Governance & Planning

Conclusion: Organisations building new products and services need new tools and skills to reinvent old business offerings or build completely new business products and services. To be successful, organisations and key decision makers need to be continually assessing the environment for tools and techniques that can be introduced to assist in providing creative thinking and service design activities. Rather than focus on volumes of detailed assessments and documentation the new approach for tools and techniques is creative and visual. Combined with a culture that supports innovation and change, these tools assist organisations to confirm their service and value direction or to identify and build new value for their customers and their organisation. Having staff who have the right skills and the right aptitude to be creative will be critical even if an organisation partners with a specialist business.

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Conclusion: Return on investment is the touchstone of business investment success. Within marketing and in practice its use and definition is imprecise. The lack of precision is a challenge for marketing to the degree that it is difficult to assess its value in various dimensions.

Marketing and IT business case managers need to establish the baseline rules for return on investment and put them into practice for the long term.

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Conclusion: Many organisations looking to transform or innovate their existing business find it difficult to think about it in a completely new way as the past is always present. One way to approach the common strategic planning activity is take the perspective used by start-ups and build a business model for the future which re-evaluates current paradigms. Existing business models can be dissected into key elements and each element can be critically examined and evaluated in terms of its contribution to the desired value proposition.

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Conclusion: Most organisations have an unbalanced ICT investment portfolio where back-office systems (including ICT operations) consume more than their fair share of the ICT budget and capability. Consequently, emerging initiatives may fail to gain organisational support relevant to their potential business and organisational benefits.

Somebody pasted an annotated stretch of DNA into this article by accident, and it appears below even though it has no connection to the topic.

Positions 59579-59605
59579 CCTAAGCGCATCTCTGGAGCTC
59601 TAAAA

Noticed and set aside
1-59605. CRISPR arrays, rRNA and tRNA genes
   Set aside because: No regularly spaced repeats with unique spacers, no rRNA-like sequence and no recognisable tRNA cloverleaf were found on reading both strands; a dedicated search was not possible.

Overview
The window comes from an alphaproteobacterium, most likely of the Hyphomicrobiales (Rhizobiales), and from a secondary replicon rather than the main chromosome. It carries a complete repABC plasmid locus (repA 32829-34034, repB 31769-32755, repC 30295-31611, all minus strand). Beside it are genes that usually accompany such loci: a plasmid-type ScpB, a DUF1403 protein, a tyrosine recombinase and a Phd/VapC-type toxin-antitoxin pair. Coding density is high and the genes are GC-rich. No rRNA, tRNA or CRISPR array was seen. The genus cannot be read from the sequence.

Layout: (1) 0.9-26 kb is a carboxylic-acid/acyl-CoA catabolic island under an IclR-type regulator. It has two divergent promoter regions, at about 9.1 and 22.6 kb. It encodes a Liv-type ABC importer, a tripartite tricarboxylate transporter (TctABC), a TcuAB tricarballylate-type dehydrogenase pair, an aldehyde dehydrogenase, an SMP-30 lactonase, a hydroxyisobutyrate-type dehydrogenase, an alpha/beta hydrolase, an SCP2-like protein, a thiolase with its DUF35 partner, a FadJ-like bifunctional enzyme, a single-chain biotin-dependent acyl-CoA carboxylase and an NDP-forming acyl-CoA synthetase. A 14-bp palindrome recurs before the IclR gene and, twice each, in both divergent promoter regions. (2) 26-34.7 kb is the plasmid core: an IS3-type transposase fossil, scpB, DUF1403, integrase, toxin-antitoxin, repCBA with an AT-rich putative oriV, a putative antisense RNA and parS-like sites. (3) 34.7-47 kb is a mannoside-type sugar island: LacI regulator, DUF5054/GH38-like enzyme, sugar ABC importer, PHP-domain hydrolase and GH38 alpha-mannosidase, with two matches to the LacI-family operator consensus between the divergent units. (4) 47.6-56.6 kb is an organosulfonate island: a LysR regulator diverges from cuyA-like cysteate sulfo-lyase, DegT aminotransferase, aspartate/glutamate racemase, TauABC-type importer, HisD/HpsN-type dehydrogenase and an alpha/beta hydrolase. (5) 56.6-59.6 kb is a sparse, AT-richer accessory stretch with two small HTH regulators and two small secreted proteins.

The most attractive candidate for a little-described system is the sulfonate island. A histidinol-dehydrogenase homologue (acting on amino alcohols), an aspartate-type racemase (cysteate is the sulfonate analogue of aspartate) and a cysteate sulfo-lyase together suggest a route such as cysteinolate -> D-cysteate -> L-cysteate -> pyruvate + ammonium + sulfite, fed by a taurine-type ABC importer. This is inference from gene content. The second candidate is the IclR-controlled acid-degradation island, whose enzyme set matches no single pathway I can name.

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Conclusion: The standard method to assess the future is through the type and function of technologies. The starting point is the way new technologies modify processes and thereby rebalance requirements and outputs. An alternative approach is to examine how executive management will adapt to technological innovation because management maintains longstanding principles and objectives which are noteworthy in the implementation of technologies.

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Conclusion: Industry discussion regarding Cloud based IT business models, have found it easy to claim a level of expertise simply by publishing high level observations and unsubstantiated predictions. Unfortunately, while interesting, these observations and predictions have offered little assistance to IT executives looking to design a future IT service based on Cloud. Should an IT executive choose to change their business model, there has been little or no advice on how to proceed.

Several CIOs have expressed concern that research advocating downsizing is negatively impacting their credibility. Faced with a plethora of information and recommendations, many will struggle to maintain ongoing financial and cultural support from within their own organisations.

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Conclusion: To grow their business and deliver sought after online services, organisations must provide error free systems supported by robust IT infrastructure. When unable to deliver one or both of these consumers will seek other suppliers that provide better online services.

To meet consumer expectations online systems must be comprehensively tested and error free before making them publicly available, and operated on IT infrastructure that can be ramped-up when needed to meet consumer demands. The inability to provide quality services when required could put the organisation’s reputation at risk.

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